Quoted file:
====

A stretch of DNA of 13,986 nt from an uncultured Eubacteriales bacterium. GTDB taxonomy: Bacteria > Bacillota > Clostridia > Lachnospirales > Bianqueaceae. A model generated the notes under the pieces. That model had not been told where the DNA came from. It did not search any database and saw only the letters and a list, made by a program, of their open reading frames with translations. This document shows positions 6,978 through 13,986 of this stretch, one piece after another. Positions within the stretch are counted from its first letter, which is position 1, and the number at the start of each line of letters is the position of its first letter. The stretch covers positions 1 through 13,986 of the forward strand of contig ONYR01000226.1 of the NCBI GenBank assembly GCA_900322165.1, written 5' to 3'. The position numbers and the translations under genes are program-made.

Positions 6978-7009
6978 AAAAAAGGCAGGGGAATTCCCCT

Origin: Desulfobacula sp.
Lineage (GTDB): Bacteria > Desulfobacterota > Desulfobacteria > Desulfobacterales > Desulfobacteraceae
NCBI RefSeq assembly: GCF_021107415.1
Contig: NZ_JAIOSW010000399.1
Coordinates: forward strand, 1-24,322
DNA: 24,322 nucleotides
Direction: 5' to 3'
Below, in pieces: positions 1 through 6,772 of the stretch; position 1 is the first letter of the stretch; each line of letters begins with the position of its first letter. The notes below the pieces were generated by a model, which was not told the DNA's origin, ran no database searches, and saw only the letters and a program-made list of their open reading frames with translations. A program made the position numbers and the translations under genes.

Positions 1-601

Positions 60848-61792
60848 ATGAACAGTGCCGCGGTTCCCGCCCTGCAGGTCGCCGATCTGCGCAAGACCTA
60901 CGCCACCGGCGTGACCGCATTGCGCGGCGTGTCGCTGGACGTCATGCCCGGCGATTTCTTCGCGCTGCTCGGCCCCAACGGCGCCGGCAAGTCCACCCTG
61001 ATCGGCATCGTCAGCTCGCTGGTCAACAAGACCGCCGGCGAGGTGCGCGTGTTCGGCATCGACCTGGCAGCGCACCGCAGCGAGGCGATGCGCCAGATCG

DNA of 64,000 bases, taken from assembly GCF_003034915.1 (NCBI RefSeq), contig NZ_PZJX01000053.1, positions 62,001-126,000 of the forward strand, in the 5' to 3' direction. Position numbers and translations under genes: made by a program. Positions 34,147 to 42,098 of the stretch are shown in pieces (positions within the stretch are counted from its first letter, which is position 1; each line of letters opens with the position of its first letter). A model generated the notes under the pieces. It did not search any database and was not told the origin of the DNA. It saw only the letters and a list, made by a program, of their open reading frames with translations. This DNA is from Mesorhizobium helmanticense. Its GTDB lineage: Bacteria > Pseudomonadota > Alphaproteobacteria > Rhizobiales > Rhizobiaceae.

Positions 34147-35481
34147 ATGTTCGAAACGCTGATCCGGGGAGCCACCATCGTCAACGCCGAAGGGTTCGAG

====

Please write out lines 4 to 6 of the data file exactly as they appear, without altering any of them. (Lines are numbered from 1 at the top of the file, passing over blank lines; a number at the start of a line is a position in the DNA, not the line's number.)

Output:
Origin: Desulfobacula sp.
Lineage (GTDB): Bacteria > Desulfobacterota > Desulfobacteria > Desulfobacterales > Desulfobacteraceae
NCBI RefSeq assembly: GCF_021107415.1